Junk food ban is not enough: schools

Easy eats: The government aims to solve health issues.  

On Monday, the Maharashtra government issued a resolution instructing schools to stop serving junk food in their canteens, to stem health problems and aid learning. Foods banned: those high in fats, salt and sugar (HFSS): soft drinks, sweets, pastries, pizzas, and burgers. Approved foods include rajma, vegetables, daals, wheat rotis, vegetable pulav, and idlis.

Many schools have banned junk food, but kids still bring unhealthy snacks in their tiffin boxes, says Rebecca Shinde, principal of CBM High School, Mumbai. “I am strict, but parents fight with me, asking why children should not be allowed to eat food from home,” she says. “We are not an affluent enough school to have a canteen, so there is a limit to how much we can control what children bring.”

Meera Isaacs, principal at Cathedral and John Connon School, says, “As students get to higher classes, they do not want to eat healthy food. Fruits and milk have no takers; channa, kaathi rolls, pizza, chips and sandwiches have better appeal. We will have to change these eating patterns. I wonder how much luck we will have.”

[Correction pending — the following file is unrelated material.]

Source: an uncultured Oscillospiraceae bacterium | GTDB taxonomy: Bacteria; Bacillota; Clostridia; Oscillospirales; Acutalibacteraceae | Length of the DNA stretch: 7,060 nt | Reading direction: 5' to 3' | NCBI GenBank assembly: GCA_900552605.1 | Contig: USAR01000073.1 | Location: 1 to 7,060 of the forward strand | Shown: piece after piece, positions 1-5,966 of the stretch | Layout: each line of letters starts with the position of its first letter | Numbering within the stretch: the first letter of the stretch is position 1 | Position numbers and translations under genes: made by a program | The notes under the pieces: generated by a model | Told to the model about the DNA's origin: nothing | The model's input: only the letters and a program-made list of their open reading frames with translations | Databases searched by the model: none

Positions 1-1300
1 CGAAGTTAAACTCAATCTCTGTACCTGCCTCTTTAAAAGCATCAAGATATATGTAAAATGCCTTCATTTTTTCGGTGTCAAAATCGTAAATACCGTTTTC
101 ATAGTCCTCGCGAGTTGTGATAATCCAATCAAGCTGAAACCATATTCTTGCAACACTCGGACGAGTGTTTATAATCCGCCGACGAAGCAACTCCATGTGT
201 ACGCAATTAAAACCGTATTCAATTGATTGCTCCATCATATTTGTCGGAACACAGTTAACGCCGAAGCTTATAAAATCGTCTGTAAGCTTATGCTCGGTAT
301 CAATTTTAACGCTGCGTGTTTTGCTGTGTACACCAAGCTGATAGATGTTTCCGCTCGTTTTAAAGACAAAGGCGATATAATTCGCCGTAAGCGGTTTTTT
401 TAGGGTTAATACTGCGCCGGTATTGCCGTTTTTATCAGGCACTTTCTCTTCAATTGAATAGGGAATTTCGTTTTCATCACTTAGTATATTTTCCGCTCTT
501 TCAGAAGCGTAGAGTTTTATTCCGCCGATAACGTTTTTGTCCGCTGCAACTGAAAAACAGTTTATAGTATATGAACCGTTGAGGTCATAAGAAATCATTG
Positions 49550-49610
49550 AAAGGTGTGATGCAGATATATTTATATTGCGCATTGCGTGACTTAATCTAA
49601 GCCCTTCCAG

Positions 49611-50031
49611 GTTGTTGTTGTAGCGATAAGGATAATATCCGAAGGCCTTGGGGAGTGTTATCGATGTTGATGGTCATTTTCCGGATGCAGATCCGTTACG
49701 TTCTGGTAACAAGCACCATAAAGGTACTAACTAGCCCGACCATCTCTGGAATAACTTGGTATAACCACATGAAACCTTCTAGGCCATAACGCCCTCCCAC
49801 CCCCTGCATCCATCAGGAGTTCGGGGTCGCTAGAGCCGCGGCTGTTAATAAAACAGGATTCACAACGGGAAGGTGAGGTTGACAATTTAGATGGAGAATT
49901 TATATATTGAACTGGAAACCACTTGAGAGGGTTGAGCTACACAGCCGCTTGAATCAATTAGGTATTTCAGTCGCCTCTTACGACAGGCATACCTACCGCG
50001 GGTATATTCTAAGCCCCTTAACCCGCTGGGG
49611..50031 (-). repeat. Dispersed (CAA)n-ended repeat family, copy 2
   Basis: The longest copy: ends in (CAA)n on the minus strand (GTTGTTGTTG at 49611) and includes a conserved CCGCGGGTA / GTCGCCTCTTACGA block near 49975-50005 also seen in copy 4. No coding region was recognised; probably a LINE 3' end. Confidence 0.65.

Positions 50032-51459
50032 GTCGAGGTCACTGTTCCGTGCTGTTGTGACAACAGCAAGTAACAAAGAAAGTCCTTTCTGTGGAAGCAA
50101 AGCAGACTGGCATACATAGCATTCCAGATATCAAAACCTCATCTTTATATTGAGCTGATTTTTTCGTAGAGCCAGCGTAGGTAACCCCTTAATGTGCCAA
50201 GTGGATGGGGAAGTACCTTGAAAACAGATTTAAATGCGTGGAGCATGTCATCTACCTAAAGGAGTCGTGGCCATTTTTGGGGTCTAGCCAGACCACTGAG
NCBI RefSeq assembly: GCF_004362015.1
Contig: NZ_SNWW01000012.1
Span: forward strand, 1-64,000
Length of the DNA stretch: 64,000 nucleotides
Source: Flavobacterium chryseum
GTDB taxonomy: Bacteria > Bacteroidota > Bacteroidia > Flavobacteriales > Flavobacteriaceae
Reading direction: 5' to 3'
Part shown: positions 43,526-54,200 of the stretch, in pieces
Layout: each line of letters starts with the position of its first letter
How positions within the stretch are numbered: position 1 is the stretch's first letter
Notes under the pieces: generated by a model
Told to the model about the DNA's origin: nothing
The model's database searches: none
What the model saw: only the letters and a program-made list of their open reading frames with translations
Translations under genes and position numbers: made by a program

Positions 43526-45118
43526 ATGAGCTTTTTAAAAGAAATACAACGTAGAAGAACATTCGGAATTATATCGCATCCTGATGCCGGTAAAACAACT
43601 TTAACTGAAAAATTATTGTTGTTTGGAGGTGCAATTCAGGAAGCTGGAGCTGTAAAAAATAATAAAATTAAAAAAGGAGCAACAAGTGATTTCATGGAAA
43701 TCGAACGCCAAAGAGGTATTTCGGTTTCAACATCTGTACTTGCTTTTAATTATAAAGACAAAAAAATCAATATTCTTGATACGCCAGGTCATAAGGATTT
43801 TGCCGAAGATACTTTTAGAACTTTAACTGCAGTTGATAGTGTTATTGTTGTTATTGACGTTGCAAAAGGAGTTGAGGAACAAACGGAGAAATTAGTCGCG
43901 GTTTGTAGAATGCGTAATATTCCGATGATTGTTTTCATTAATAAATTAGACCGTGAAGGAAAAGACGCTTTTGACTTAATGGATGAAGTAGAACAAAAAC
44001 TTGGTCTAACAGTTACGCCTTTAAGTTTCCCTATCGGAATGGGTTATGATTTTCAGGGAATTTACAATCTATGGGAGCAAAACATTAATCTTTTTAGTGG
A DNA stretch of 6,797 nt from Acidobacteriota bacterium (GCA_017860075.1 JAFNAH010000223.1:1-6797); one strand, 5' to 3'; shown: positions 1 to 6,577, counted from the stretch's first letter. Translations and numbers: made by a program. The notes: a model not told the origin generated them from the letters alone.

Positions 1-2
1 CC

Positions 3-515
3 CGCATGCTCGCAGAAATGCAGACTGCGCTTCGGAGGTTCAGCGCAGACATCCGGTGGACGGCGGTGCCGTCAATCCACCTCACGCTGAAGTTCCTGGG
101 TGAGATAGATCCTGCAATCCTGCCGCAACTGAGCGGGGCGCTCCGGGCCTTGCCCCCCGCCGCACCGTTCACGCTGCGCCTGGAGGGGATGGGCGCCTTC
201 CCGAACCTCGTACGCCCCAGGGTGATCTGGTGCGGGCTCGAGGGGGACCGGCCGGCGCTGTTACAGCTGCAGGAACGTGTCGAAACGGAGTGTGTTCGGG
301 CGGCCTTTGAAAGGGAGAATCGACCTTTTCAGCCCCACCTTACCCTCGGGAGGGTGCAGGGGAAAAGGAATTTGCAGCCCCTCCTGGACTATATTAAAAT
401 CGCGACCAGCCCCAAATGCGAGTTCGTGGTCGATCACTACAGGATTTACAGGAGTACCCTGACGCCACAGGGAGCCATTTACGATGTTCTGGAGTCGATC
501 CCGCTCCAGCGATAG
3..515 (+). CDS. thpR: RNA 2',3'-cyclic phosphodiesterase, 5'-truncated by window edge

“Our canteen is good,” said Ujwala Zare, principal of Gopalji Hemraj High School. “It has no problem in terms of cleanliness, but it still depends on how much children will show interest in government-approved food.”

Destroy vitamins

Bina Chheda, clinical dietician at Cumbala Hill Hospital, says, “Colas bind together B-complex vitamins; ingredients added for colour or to make a dish cook faster also destroy B-complex vitamins.” She says that ideal meals for children involve carbohydrates, fibre, vitamins and protein.

“Foods like biscuits are high on glucose and generate short-term energy spikes but do not give any sustenance” says Krushmi Chheda, sports nutritionist. “During puberty, bones and muscular growth are hampered. Lower attention spans and lethargy become common.” She says a good example of a balanced meal is rajma chawal: proteins, carbohydrates, essential fats, and fibre.”

“Limiting access to junk food is good,” admits Pranav Vaidyanathan, a student at Dhirubai Ambani High School. “Because given the choice of junk food and a healthy lunch, I don’t know how many of us would be able to control ourselves.”

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Printable version | Dec 2, 2020 5:07:37 AM |

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